“Connubial or Consort Contact Dermatitis” is thing!

While some skin lesions can be associated with sexual activity (infection, friction, etc.) — which is why it’s so important not to self diagnose! — other types of close contact can cause skin problems.

“Connubial or consort allergic contact dermatitis occurs when the agent causing the dermatitis has not been used by the patient but by his partner or other cohabitants or proxy. Most cases are due to fragrances, cosmetics or topical nonsteroidal anti-inflammatory agents.”1

In other words, Connubial or Consort Contact Dermatitis (also called Contact dermatitis “by proxy”) occurs when you experience contact dermatitis due to something that you’re not using yourself but that is being used by someone you come into close contact with or live with. The most common culprits are the top contact allergens.

Connubial contact dermatitis can occur from contact with your partner if they use a soap or lotion that contains your allergens. It can also occur between parents and children when using products with lots of fragrance (which tends to be common in baby products) or other allergens.

It can even occur when applying a cream meant to provide relief from a skin irritation, as in a 2013 paper published in the journal Cutaneous and Ocular Toxicology (Exuberant connubial allergic contact dermatitis from diphenhydramine) which reported how a woman applying a topical medication for itching, pain and irritations on her husband’s back experienced contact dermatitis herself.

How else can connubial/consort contact dermatitis occur?

• In close contact sports: allergens from skincare products, clothing, laundry soap, even medications can be excreted in sweat. In fact, heat, humidity, and sweat can increase their reactivity. Wrestling or grappling with a partner who is wearing or using things with your allergens could cause a reaction in your skin, even if they are unaffected.

• Contact during sexual activity with lubricants or condoms that have or are made with materials that you are allergic to.

• Chronic skin issues on a certain side of the face or body could indicate a sensitivity to something your partner is using if that side is where you tend to lean on them when cuddling. This could also be from other issues, of course, such as working next to a window facing that side of your face or sleeping on that side (your pillowcase material or laundry soap could be a factor). Your dermatologist, especially if they are a contact dermatitis specialist, can help determine possible triggers.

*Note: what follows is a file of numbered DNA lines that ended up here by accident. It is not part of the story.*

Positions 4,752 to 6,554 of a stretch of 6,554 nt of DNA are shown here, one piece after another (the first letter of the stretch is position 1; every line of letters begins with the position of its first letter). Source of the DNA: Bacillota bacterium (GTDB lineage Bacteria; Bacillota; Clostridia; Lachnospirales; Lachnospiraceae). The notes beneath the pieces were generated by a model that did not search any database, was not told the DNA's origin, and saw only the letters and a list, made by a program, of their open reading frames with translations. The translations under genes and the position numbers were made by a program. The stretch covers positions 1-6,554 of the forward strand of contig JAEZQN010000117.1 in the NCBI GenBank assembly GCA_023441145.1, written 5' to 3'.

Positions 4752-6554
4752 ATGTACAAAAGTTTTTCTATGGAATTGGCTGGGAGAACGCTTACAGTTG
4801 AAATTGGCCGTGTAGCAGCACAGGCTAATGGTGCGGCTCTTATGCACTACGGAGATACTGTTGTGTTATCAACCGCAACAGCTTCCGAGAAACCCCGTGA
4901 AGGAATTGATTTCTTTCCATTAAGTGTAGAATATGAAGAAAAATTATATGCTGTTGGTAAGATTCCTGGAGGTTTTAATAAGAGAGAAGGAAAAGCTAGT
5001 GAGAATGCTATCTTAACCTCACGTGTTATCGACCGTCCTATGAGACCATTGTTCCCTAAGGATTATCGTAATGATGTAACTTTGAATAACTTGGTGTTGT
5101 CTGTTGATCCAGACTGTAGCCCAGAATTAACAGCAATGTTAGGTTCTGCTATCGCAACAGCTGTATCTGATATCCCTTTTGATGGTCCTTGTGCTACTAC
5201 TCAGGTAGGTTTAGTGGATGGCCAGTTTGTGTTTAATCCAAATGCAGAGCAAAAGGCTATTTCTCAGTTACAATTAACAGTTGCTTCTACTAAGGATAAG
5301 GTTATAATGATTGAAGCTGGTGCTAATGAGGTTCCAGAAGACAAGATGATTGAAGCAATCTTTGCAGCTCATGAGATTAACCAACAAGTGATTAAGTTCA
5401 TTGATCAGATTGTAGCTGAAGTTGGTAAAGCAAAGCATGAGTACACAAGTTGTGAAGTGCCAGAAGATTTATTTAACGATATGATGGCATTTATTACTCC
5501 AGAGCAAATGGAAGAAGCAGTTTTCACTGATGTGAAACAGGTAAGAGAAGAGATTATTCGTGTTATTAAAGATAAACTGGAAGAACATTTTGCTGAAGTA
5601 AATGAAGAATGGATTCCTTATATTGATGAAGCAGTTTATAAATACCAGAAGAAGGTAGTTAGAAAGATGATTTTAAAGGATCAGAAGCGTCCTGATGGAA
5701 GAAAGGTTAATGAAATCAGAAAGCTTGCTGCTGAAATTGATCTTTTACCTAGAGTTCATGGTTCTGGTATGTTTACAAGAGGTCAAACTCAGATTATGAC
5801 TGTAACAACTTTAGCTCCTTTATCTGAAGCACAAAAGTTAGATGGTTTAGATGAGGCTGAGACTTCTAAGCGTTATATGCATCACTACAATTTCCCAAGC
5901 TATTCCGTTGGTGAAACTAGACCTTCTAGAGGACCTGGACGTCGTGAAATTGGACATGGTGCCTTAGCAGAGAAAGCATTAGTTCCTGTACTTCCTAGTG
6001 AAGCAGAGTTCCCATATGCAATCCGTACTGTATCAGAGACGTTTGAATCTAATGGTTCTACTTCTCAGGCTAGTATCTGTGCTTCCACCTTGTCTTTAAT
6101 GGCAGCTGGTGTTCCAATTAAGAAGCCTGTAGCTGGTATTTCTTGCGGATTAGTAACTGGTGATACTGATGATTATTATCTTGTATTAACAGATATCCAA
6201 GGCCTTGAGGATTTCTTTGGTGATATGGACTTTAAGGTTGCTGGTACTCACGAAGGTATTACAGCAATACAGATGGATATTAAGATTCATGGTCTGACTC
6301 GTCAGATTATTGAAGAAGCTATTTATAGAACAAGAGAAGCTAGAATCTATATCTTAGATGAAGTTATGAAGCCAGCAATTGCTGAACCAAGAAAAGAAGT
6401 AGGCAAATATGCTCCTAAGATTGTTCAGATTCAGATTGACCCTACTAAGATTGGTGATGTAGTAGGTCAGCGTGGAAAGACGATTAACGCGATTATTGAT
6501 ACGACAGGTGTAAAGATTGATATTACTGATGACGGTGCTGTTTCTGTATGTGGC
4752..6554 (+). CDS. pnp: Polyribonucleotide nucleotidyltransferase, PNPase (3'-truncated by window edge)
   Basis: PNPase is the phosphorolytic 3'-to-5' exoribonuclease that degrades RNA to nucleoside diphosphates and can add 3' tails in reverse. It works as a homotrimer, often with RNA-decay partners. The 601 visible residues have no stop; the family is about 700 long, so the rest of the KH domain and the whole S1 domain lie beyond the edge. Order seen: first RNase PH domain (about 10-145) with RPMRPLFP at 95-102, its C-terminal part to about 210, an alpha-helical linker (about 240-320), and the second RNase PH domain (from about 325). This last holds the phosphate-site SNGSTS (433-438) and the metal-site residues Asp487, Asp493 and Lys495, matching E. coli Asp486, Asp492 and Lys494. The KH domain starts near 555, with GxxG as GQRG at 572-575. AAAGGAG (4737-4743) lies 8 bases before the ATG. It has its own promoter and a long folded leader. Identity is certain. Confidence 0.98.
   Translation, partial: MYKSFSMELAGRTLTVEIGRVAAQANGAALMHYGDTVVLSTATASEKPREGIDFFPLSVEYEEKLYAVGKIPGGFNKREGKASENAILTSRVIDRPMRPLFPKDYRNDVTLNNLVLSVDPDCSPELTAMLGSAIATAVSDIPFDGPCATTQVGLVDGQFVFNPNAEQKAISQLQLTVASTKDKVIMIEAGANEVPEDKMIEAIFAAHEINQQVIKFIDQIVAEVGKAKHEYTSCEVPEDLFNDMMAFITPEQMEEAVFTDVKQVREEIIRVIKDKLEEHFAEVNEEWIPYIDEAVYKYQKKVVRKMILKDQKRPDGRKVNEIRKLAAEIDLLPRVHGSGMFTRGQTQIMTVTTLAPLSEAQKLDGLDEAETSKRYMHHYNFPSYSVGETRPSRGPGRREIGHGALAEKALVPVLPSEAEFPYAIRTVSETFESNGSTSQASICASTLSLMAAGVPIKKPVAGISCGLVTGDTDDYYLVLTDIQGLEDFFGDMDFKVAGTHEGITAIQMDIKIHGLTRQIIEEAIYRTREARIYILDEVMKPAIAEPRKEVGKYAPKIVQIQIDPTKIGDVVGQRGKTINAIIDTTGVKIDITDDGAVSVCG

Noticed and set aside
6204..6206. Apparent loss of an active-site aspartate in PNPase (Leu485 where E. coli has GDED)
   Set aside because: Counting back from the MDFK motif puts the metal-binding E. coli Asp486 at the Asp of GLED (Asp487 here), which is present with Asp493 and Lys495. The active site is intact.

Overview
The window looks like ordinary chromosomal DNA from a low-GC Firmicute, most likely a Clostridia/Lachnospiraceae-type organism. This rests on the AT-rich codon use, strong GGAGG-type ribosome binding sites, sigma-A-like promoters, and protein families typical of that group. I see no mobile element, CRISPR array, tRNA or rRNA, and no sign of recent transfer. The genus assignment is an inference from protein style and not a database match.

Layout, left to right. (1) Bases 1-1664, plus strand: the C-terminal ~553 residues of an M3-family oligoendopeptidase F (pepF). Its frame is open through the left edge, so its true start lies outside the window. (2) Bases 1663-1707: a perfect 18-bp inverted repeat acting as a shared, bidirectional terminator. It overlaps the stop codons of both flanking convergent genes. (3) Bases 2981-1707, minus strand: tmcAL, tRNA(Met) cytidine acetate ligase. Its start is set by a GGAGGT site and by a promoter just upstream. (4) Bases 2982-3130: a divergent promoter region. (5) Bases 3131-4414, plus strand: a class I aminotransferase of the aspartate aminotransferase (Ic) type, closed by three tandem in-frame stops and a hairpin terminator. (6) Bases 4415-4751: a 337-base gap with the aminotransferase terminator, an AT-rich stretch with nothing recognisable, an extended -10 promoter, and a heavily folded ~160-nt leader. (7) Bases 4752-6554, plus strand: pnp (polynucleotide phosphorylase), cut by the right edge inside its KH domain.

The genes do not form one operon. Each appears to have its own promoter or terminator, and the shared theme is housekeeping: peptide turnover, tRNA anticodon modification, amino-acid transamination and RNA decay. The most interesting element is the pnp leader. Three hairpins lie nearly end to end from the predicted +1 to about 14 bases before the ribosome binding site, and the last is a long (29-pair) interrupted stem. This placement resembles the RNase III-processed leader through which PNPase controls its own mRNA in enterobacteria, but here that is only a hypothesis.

Other important things to know:

1. Not all skin problems on the genitalia are from sexual activity. Some can be due to your body wash or laundry soap. Others like Molluscum contagiosum can come from fomites (towels and sheets).

2. You should never be embarrassed about seeking out medical care for a skin lesion bothering you on or in the genitalia. This is what dermatologists are for and they have seen it all.

3. Virgin coconut oil and monolaurin are both safe enough for use on the genital areas. But like all oils, VCO should not be used as a lubricant when using latex condoms.

4. If you have a current infection (bacterial, viral, etc.) that is not normally transmitted through sexual activity or other close contact, you could still theoretically pass it on to another person if they have become immunocompromised due to stress, certain medications, or fighting off another illness.

5. Some skin conditions like eczema or psoriasis can seem contagious but are not. You do not get eczema (atopic dermatitis) or psoriasis from contact.

6. Because people can be allergic to what others around them use, choosing products without the top contact allergens — in everything from your haircare, to your body wash, body lotion, skincare, makeup, and laundry soap — can be safer for you and the people closest to you.

It is therefore not a stretch to say: when you choose allergen-free products, you’re not just looking out for yourself; you’re also looking out for others!

REFERENCES:

1. Teixeira V et al. Exuberant connubial allergic contact dermatitis from diphenhydramine. Cutan Ocul Toxicol. 2014 Mar;33(1):82-4. doi: 10.3109/15569527.2013.812106. Epub 2013 Jul 12. PMID: 23848819.

2. Paravina M., Nedeva M., Bajic L. Contact Dermatitis – A review of the literature with the Connubial type in focusActa Medica Medianae 2019;58(4):152-157.

3. McFadden, J. (2014). Proxy Contact Dermatitis, or Contact Dermatitis “by Proxy” (Consort or Connubial Dermatitis). 10.1007/978-3-642-45395-3_10.

4. Ho KK et al. Contact dermatitis: a comparative and translational review of the literature. Vet Dermatol. 2015 Oct;26(5):314-27, e66-7. doi: 10.1111/vde.12229. Epub 2015 Jul 16. PMID: 26184842.


Laura is our “dew”-good CEO at VMV Hypoallergenics and eldest daughter of VMV’s founding dermatologist-dermatopathologist. She has two children, Madison and Gavin, and works at VMV with her sister CC and husband Juan Pablo (Madison and Gavin frequently volunteer their “usage testing” services). In addition to saving the world’s skin, Laura is passionate about health, inclusion, cultural theory, human rights, happiness, and spreading goodness (like a great cream!)

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